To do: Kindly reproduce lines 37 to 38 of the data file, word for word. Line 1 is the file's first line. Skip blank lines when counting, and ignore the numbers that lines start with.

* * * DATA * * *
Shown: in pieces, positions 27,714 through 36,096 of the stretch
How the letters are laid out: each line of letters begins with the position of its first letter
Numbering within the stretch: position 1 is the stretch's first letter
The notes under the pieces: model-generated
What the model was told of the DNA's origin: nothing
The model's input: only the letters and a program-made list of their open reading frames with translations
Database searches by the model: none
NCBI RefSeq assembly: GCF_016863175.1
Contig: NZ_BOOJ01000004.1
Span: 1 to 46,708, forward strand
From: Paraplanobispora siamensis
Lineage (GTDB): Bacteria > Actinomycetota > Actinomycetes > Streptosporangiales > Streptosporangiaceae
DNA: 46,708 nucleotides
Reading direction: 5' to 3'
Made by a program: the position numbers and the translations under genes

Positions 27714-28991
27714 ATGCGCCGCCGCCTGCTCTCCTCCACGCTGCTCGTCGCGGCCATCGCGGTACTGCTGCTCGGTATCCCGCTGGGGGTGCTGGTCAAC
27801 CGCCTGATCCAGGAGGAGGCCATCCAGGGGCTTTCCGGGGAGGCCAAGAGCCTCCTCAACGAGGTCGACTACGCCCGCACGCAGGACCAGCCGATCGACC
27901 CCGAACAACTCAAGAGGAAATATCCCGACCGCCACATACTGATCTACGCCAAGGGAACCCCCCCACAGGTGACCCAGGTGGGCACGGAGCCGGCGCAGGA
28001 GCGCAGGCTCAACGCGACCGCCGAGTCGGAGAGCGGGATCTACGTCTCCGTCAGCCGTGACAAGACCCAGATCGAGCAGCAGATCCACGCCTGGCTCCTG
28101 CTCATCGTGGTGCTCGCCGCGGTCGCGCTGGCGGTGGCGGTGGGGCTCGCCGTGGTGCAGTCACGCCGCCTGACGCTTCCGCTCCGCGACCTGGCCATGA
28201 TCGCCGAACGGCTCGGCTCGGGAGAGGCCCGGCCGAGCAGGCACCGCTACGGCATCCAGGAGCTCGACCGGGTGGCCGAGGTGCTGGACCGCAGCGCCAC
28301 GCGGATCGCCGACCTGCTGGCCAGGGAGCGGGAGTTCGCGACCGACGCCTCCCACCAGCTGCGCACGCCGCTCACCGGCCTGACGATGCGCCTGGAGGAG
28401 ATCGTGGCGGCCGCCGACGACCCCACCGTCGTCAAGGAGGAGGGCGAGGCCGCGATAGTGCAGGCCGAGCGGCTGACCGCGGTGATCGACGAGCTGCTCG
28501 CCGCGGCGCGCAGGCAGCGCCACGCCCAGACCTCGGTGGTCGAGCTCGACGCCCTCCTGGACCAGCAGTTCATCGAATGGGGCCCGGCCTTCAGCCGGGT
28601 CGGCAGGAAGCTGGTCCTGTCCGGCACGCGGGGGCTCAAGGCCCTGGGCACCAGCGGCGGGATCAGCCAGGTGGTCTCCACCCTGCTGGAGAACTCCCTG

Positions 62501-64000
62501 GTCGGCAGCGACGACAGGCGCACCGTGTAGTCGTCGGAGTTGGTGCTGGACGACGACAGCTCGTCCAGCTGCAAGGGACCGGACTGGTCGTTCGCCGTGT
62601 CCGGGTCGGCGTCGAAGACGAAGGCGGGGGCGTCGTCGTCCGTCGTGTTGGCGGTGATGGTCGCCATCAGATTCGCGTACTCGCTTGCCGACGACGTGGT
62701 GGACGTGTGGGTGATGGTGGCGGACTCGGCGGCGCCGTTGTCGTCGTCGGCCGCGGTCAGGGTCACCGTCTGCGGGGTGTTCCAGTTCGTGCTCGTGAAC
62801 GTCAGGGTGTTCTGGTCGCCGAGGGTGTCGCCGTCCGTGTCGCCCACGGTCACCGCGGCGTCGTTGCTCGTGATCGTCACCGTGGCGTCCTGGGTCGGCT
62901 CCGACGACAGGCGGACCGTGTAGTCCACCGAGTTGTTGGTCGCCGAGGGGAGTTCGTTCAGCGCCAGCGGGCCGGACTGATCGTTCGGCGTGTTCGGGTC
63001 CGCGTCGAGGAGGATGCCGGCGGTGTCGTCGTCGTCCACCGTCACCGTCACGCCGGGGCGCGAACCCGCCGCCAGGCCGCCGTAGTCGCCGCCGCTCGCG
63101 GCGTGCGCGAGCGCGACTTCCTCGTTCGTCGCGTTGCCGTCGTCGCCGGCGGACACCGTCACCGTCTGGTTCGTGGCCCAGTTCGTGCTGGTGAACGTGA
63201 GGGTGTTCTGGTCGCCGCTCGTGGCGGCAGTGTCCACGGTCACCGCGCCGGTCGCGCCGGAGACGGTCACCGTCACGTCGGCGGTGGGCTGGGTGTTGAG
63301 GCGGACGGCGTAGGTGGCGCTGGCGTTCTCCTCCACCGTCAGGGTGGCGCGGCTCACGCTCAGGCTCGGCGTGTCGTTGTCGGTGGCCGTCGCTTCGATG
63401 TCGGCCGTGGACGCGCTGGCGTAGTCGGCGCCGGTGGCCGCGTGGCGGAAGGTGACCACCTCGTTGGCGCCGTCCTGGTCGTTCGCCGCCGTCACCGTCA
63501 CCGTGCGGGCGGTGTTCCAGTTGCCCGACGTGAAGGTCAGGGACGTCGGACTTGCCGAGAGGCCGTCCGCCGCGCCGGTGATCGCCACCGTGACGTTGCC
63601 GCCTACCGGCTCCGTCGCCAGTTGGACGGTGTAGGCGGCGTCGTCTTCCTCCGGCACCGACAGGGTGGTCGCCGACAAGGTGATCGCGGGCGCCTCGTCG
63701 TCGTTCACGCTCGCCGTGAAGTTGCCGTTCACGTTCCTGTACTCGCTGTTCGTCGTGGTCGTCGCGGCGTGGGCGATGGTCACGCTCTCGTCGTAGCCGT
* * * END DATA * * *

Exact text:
63401 TCGGCCGTGGACGCGCTGGCGTAGTCGGCGCCGGTGGCCGCGTGGCGGAAGGTGACCACCTCGTTGGCGCCGTCCTGGTCGTTCGCCGCCGTCACCGTCA
63501 CCGTGCGGGCGGTGTTCCAGTTGCCCGACGTGAAGGTCAGGGACGTCGGACTTGCCGAGAGGCCGTCCGCCGCGCCGGTGATCGCCACCGTGACGTTGCC